Every day. Grades. Pressure. Obsessing. Nagging. Fear about the tragedy of not attending a top university a top university a top university a top university. Our relationship was about his grades, his future college dreams, his success, I mean my grades, my future college dreams, my success.

I read Friedman. Forty years of counseling chronically anxious families. “The children who end up being able to work through the latter difficulties in life are those parents who made them least important to their own salvation.” 

It all came crashing down. It came crashing down because I was objectifying my son. Parents do this today all in the name of love with quantifiable performance measures for school and sports and whatever else activity.

It’s not love. It’s conditional love.


And I realized the whole top university thing was never about the goals or dreams or ambitions of kids. It was something parents wanted, like a Mercedes Benz or trendy vacation destination or designer handbag. Some call these kinds of things “positional goods”—things you get so you can impress others.

Status symbols.

I later heard of a popular book called Yes, Your Teenage Is Crazy. I’ve raised one teenager and am currently raising two, and when I saw the title I thought, in actuality, it’s the parents who are f***ing nuts.

But blame the craziness of your obsession and lust for status symbols on your kid.

People, success has nothing to do with where you go to college or if you go to college.

Success is about pursuing truth and honesty, helping others, finding your passions and living YOUR dreams, not those imposed on you by the vulgarity of this phony culture of facades.

I have a degree from one of the most prestigious universities in the world hanging on my wall and it doesn’t mean shit.

But how I treat my kids matters more than anything.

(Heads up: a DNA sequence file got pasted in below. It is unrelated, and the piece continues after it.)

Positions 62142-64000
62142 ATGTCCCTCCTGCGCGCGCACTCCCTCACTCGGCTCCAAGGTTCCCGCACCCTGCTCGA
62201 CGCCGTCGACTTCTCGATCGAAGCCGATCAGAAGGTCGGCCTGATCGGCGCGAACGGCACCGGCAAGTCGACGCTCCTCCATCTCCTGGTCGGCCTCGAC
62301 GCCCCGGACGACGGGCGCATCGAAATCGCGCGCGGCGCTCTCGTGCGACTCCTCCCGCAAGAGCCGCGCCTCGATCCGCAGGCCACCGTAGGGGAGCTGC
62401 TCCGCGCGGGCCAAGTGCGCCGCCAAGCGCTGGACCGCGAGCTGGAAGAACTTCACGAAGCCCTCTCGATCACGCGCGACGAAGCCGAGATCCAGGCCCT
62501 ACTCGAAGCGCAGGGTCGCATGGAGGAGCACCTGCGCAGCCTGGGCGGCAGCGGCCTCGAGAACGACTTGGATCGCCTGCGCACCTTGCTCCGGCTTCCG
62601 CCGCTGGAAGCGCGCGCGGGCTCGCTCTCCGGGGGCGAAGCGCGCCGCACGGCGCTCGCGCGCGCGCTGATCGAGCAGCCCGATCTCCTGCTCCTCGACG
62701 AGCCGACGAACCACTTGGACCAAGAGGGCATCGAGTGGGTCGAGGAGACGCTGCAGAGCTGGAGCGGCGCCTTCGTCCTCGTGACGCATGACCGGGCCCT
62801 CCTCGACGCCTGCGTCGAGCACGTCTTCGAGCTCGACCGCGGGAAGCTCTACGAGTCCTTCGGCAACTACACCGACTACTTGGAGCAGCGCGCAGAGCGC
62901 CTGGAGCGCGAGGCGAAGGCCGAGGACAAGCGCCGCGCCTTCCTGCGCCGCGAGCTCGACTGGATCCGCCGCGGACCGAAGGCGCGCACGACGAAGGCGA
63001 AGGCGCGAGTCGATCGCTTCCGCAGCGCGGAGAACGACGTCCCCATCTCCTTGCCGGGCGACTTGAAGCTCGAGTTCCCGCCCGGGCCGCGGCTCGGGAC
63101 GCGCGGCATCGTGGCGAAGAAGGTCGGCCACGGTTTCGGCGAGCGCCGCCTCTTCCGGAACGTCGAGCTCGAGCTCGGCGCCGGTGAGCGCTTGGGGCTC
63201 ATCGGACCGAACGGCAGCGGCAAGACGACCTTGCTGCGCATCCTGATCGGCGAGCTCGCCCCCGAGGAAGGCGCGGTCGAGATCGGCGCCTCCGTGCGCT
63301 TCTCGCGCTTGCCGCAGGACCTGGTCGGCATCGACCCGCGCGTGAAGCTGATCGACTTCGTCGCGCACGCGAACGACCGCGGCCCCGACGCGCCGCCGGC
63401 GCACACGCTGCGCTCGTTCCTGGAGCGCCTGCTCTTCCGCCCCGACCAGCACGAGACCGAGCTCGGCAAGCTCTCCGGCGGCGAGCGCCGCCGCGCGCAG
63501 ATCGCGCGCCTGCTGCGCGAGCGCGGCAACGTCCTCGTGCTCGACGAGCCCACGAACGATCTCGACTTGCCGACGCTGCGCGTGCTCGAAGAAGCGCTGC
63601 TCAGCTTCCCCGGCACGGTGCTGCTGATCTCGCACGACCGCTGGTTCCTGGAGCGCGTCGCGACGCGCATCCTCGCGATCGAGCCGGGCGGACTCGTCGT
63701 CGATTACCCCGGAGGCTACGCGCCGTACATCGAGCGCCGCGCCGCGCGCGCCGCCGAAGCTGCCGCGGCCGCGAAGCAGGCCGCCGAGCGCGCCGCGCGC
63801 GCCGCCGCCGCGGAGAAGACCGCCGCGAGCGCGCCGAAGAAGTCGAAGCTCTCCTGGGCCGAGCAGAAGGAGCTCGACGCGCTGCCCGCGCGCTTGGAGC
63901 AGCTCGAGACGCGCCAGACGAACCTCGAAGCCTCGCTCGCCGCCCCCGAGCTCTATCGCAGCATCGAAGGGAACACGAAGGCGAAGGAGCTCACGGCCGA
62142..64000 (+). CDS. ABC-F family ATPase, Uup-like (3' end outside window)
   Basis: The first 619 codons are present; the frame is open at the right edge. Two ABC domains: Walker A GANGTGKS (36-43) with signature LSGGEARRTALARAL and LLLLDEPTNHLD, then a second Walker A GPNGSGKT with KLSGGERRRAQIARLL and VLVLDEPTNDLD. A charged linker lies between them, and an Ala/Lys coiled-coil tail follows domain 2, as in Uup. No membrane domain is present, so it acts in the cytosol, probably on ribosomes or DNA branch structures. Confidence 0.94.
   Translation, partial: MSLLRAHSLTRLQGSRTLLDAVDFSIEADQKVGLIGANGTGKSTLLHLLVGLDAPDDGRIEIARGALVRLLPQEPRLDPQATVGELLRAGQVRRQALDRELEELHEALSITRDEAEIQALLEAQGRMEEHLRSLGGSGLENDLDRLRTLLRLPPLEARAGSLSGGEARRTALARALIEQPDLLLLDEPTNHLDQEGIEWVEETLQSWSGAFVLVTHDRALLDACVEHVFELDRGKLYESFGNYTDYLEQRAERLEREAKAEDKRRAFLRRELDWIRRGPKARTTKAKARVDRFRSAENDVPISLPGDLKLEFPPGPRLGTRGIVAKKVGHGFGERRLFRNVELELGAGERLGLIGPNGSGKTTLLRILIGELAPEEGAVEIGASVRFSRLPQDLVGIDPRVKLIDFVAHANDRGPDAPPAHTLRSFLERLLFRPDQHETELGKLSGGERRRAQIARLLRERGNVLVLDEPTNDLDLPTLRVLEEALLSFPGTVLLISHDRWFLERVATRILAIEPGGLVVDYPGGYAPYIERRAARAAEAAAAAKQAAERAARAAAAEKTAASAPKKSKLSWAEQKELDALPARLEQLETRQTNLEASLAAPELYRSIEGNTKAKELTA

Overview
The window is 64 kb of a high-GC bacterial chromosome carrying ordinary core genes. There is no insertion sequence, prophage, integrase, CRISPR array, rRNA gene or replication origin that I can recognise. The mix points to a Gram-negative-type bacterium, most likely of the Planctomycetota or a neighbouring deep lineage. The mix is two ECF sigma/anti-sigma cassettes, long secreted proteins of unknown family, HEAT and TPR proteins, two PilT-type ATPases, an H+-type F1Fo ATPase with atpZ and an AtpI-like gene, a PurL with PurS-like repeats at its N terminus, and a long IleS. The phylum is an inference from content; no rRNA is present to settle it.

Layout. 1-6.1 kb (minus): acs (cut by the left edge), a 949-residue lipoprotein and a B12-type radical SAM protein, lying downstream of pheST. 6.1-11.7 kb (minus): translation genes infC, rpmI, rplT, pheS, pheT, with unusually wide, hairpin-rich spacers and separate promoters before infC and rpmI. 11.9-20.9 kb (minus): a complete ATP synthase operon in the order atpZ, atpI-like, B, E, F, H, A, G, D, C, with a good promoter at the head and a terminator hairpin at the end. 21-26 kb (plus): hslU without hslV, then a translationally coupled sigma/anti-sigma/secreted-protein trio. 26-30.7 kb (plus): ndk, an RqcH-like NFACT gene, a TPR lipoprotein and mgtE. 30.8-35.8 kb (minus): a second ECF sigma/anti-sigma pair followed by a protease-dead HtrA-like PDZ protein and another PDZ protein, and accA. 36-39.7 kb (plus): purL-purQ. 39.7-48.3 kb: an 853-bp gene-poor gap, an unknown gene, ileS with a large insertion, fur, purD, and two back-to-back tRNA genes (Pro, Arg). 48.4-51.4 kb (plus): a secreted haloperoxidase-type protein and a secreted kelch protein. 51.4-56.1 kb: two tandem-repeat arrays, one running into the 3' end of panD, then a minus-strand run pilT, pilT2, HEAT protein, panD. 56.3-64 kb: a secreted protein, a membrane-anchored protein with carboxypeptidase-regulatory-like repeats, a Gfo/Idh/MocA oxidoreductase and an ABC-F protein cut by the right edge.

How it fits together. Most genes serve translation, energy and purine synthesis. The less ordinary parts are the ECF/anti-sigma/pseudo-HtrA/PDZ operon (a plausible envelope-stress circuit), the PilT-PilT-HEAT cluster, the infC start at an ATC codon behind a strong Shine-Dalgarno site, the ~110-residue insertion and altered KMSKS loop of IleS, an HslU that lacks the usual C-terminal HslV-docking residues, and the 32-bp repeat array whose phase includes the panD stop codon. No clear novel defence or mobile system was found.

I happened upon Natalia Ginzburg. Her views on education. How wonder and learning and imagination are the most beautiful intrinsic goods. And she said this, too:

“We should not demand anything; we should not ask or hope that he is a genius or an artist or a hero or a saint; and yet we must be ready for everything; our waiting and our patience must compass both the possibility of the highest and the most ordinary of fates.”

Summer came. I was done. I didn’t want to live this way for another year. No. I wouldn’t do this to him for another year.

“Edison, you need to know something. I love you. Not your grades. Not your school activities. I could really give a rip about any of that crap anymore.”

He looks at me, startled, perhaps frightened.

I go on, “I was a disaster last year. Our relationship was tense because I was treating you like some kind of object. I needed you to pump out A’s and ‘succeed’ because that made me feel better about myself.”

He looks at me, speechless.

“Education is about wonder and learning, not just finding all the tricks to get high grades.”

“Oh, and Edison, you don’t have to go to college.”

Blank face.

I meant it.

“I love you for who you are, no matter what you decide to do with grades or soccer or your school club.”

“Nothing you do or don’t do will ever cause me to love you less, not even average grades.”

“Pursue your passions and interests, I want to see you become who you want to be. A college degree opens doors for sure, and if you decide to go, I’ll support you in every way I can, but it’s your life.”

“And education today has been hijacked by parents like me who treat it as a status symbol so we can brag to our friends.”

He finally, with a calmness I had never heard before.

“Dad, I want to go to college.”

“Okay, that’s fine. But whatever you decide, I’m not going to pressure you anymore.”

I never looked at his grades again. Not in his sophomore year, not in his junior, not this year. Not once. I never asked him about tests or quizzes or homework. Not once.

But when he got home I asked him about his day. “Learn anything interesting?” I did go to some soccer games and tennis matches and Mock Trial competitions. But I never encouraged him or helped him or “advocated for him.”

I just enjoyed what he was doing in life.

His life.

It’s been the most joyous time together.

And when I heard he got this big award. I decided to write about it.

So, what did I do to encourage my son to win this prestigious academic award? 


The award was big. Huge. Because he did it on his own. All on his own.

I’m so flipping proud of him.

Doing nothing might be the best way to encourage our kids.

Plus it’s a much better way to have a peaceful home.